first clause of the section expressly deelares that the judgments or decrees of the circuit courtS of appeals shall be final in certaincitses therein specially classified; and theri' in the last clause of the is found the declaration that, "in all cases not hereinbefore in this sootion made final, there shall be of right an appeal or writ of error or review of the case by the supreme court of the United States, where the matter in controversy shall exceed one thousand dollars, besides costs." This clause expressly points to the first clause of the section as the one which defines the classes of cases wherein the judgment of the circuit court of appeals is a finality; and having, so to speak, laid these toone side, it then proceeds to declare what appellate jurisdiction may be exercised by the supreme court over cases wherein the judgment of the circuit court of appeals is not final, and enacts th!tt, in all cases wherein the judgment of the latter court is not final, then of right the same may be carried, by appropriate methods, before the supreme court, provided the matter in controversy exceeds $1,000, exclusive of costs. This proviso limits the jurisdiction of the supreme court, but it does not enlarge that of the circuit courts of appeals. The last clause of the section clearly recognizes the first clause thereof as the one which defines the wherein the jUdgment of the cu-· cuit courts of appeals is to be deemed final, and in that clause the amount involved in the controversy is not made in any sense an element for determining the judgment of the circuit courts of peals shall or shall not be final. ' It is true that the proviso in the last clause of the section has the effect of preventing cases involving $1,000 or less from being taken to the supreme court, and i:Q. that sense the judgment or decree of the circuit courts of appeals in such cases terminates the litigation; but it is not declared in the statute that such judgments or decrees are final, in the sense in which that term is used in defining in what classes of cases the judgments or decrees of the circuit courts of appeals are not reviewable by the supreme court. As already said, section 6 first defines the jUrisdiction of, the circuit courts of appeals over cases heard in thedi!'!trict and circuit courts, and then subPivides this jurisdiction into two general divisions,-the one including cases in which the judgments of the circuit courts of appeals are final, and the othel' cases in which sllch judgments are not final. Having established these two divisions, and having clearly defined the classes of cases belonging to each division, the section then proceeds, in the last clause, to deal with the division not made final, and declares thatin cases falling within this division a right to an appeal to or writ of error from the supreme court shall exist, providing the matter in controversy exceeds $1,000, exclusive of costs. This limitation upon the jurisdiction of the supreme court cannot, however, be construed to enlarge, by mere inference, the classes of cases in which the judgments of the circuit courts of appeals are declared by the statute to be finlj,l. When, therefore, in section 15, it is declared that the circuit courts of appeals shall have appellate jurisdiction to review the judgments and of the supreme courts of the territories "in ,cases in 'VI7hich the judgments of the Circuit courts of appeals are made final by this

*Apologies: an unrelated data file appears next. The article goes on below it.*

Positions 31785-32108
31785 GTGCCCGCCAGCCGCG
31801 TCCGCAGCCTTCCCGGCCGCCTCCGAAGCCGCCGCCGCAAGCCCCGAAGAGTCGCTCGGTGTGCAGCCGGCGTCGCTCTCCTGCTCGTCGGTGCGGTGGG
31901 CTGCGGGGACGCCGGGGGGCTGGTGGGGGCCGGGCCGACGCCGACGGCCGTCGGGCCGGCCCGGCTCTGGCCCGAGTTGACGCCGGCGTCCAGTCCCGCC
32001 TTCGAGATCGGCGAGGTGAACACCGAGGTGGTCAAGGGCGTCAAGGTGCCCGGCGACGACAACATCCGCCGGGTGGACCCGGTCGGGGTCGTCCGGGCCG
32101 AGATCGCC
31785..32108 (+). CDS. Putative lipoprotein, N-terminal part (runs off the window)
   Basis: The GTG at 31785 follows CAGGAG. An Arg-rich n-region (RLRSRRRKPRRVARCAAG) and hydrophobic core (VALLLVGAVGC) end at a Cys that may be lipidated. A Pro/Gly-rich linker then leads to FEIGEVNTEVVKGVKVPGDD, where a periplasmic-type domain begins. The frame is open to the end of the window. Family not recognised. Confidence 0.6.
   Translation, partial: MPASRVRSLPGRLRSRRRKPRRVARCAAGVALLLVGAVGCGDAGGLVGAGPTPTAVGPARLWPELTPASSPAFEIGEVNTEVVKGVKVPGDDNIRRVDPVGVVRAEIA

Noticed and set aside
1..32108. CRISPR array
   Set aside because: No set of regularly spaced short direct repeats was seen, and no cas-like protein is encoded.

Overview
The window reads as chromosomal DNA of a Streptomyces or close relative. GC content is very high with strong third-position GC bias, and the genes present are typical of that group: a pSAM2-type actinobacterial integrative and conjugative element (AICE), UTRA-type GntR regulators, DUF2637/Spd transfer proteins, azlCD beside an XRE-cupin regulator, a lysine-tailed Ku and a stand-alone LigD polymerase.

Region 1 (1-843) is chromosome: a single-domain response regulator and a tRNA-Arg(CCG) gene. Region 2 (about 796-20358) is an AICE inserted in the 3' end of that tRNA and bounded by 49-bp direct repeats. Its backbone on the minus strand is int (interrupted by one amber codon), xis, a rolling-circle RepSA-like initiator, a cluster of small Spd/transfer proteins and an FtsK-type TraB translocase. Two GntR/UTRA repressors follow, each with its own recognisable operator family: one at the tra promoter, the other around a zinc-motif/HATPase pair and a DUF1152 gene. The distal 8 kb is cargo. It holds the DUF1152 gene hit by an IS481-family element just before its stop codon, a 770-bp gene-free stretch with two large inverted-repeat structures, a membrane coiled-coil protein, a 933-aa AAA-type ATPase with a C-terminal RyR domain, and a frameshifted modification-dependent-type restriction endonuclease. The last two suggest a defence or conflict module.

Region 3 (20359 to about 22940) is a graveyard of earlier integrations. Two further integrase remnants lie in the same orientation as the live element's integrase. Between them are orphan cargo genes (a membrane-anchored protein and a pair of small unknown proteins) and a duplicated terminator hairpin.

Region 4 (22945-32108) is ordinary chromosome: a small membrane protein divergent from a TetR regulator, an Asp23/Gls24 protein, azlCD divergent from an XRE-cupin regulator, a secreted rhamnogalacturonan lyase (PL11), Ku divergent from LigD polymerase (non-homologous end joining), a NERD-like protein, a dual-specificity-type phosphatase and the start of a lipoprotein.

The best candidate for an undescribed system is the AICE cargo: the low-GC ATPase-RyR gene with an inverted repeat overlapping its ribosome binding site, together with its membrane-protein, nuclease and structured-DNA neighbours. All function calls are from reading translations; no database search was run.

act," the reference is to1;ll.ec.lasses of cases enumerated in the first cla1,1$e of section 6; and, unless a given be brought within someone or more of the classes therein defined, the judgment or c,lecree of the supreme court of the territory cannot be reviewed by a circuit court ·of appeals. Unless this be the construction given to the we would have, following the contention of counsel for theplainti:ff in error, the absurd result that the judgments of the supreme courts of the territories could be appealed to the circuit courts of appeals in all cases wherein the amount in controversy does not exceed .'1,000, but in all cases wherein the amount in controversy ex· sum no appeal could be taken. No possible reason can be aq,v,anced in support of the proposition that congress intended to erearright of appeal applicable to cases involving small amounts, and to 1113J:lY .the right in cases involving large sums. The absurdity of tM,result is the strongest possible argument a,gainst the correctness a construction qf the statute; for, as is said in Lau Ow Bew v. U. S. 47--59, Sup. Ct. Rep. 517, "nothing is better setthat. statutes should receive a sensible construction, such alit;will, effectuate the legislative intention, and, if possible, so as to awi4;jan unjust ()r absurd result." We reaffirm, therefore, the conclJIlrio;1jl rel,Whed in of Mining Co" v. Ripley, supra, that the jurisdiction of this court over.,the judgments and decrees of th,e supreme court of the territory of New Mexico is strictly limited to, C8,$es coming withhl some one or more' of the classes enumerated in the first clause of section 6 of the act of March 3, 1891, and in rato which it is expressly declared that the judgment of the circuit courts of appeals therein is final. does n()t appear that the case at bar comes within anyone of the enumerated classes, it follows that the writ of error be dismissed, at cost of plaintiff in alTor, for want of jurisdie-
MERRILL T. FLOYD. (Olrcult Court of Appeals, Fll"Bt Olreult. November 10. 1892.) No. 23.
LAI'!'B.u,-TRIALS NOT AOCORDING TO COMMON LAW. When a case is tried in a tederal court otherwise than according to the strict , ClOurseot the common law, the circuit court ot appeals has nojurisdiction as to exqeptlops taken at the trial, or as to the efI<:jct of the facts found, except as by Rev. St. §§ 649, 700, in cases where a jU1'Y is waived.
... SAMB':"WAIVER OF JURY.
But to authorize a review under these sections the walverof a jury trial must be unconditional, and by a writing which sets forth the whole agreement; anq hence, where the stipulation is merely that the cllSe sha.ll be marked, "Jurv waived tentatively, "there can be no such ,review. although the parties have acted on the agree"ment, and thus rendered it
In Error to the Circuit Court of the United States for the District of MasSachusetts. 'Action by Byron B. Floyd' against Ezra F. Merrill for fraudulent resentations. Tri.li.l to the court, which filed its "findings of fact and verdict." A motion to set aside the "verdict" was thereafter overruled. i